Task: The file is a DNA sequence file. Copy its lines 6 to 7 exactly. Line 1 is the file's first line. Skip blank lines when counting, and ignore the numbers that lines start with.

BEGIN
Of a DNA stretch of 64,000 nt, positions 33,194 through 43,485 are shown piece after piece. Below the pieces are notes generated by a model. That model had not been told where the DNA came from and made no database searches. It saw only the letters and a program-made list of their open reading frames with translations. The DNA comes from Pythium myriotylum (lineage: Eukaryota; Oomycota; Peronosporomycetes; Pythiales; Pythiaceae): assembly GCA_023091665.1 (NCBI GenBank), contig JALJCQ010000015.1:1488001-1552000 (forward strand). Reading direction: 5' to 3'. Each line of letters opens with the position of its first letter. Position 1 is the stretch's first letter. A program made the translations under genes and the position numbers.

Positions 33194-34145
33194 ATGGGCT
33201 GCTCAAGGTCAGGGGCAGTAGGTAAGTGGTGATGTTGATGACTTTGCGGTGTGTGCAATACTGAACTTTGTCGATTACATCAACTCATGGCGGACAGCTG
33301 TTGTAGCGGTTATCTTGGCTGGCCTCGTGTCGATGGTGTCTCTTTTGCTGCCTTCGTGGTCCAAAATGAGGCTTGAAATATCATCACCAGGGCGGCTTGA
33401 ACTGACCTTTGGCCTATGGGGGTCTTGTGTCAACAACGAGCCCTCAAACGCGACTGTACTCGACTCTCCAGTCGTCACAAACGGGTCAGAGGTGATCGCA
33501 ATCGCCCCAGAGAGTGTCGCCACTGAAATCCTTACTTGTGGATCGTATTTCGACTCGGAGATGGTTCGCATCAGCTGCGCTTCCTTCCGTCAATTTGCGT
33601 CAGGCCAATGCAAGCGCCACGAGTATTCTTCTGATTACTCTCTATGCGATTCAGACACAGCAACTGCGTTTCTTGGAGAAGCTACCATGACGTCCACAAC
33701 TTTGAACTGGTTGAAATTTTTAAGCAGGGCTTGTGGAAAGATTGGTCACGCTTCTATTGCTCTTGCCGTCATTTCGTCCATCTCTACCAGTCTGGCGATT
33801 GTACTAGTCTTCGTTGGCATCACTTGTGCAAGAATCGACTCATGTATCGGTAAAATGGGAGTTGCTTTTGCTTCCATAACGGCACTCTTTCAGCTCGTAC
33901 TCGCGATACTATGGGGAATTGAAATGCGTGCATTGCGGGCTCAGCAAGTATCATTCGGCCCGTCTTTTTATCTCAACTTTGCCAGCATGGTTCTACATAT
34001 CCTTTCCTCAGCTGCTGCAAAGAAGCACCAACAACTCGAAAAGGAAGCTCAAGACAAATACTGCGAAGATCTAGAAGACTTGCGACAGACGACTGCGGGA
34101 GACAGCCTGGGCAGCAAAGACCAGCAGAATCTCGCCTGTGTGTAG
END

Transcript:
33401 ACTGACCTTTGGCCTATGGGGGTCTTGTGTCAACAACGAGCCCTCAAACGCGACTGTACTCGACTCTCCAGTCGTCACAAACGGGTCAGAGGTGATCGCA
33501 ATCGCCCCAGAGAGTGTCGCCACTGAAATCCTTACTTGTGGATCGTATTTCGACTCGGAGATGGTTCGCATCAGCTGCGCTTCCTTCCGTCAATTTGCGT